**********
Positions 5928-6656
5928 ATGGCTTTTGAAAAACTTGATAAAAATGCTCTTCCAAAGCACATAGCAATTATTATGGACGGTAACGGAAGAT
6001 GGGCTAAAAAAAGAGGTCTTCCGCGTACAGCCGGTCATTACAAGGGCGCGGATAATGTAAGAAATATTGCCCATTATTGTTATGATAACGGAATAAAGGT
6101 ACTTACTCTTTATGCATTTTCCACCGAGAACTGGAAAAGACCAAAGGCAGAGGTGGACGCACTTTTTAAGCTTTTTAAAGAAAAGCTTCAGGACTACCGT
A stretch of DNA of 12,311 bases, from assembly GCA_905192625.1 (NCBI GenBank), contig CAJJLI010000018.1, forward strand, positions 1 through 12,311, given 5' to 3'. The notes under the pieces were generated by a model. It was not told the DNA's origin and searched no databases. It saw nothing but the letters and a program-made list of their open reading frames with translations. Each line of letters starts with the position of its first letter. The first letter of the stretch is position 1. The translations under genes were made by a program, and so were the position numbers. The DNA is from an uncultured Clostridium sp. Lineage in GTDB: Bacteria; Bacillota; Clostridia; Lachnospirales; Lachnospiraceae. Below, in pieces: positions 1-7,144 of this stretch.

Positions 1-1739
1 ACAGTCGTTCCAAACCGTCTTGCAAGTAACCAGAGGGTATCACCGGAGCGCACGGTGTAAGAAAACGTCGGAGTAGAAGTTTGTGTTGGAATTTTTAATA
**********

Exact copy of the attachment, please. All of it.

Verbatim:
Positions 5928-6656
5928 ATGGCTTTTGAAAAACTTGATAAAAATGCTCTTCCAAAGCACATAGCAATTATTATGGACGGTAACGGAAGAT
6001 GGGCTAAAAAAAGAGGTCTTCCGCGTACAGCCGGTCATTACAAGGGCGCGGATAATGTAAGAAATATTGCCCATTATTGTTATGATAACGGAATAAAGGT
6101 ACTTACTCTTTATGCATTTTCCACCGAGAACTGGAAAAGACCAAAGGCAGAGGTGGACGCACTTTTTAAGCTTTTTAAAGAAAAGCTTCAGGACTACCGT
A stretch of DNA of 12,311 bases, from assembly GCA_905192625.1 (NCBI GenBank), contig CAJJLI010000018.1, forward strand, positions 1 through 12,311, given 5' to 3'. The notes under the pieces were generated by a model. It was not told the DNA's origin and searched no databases. It saw nothing but the letters and a program-made list of their open reading frames with translations. Each line of letters starts with the position of its first letter. The first letter of the stretch is position 1. The translations under genes were made by a program, and so were the position numbers. The DNA is from an uncultured Clostridium sp. Lineage in GTDB: Bacteria; Bacillota; Clostridia; Lachnospirales; Lachnospiraceae. Below, in pieces: positions 1-7,144 of this stretch.

Positions 1-1739
1 ACAGTCGTTCCAAACCGTCTTGCAAGTAACCAGAGGGTATCACCGGAGCGCACGGTGTAAGAAAACGTCGGAGTAGAAGTTTGTGTTGGAATTTTTAATA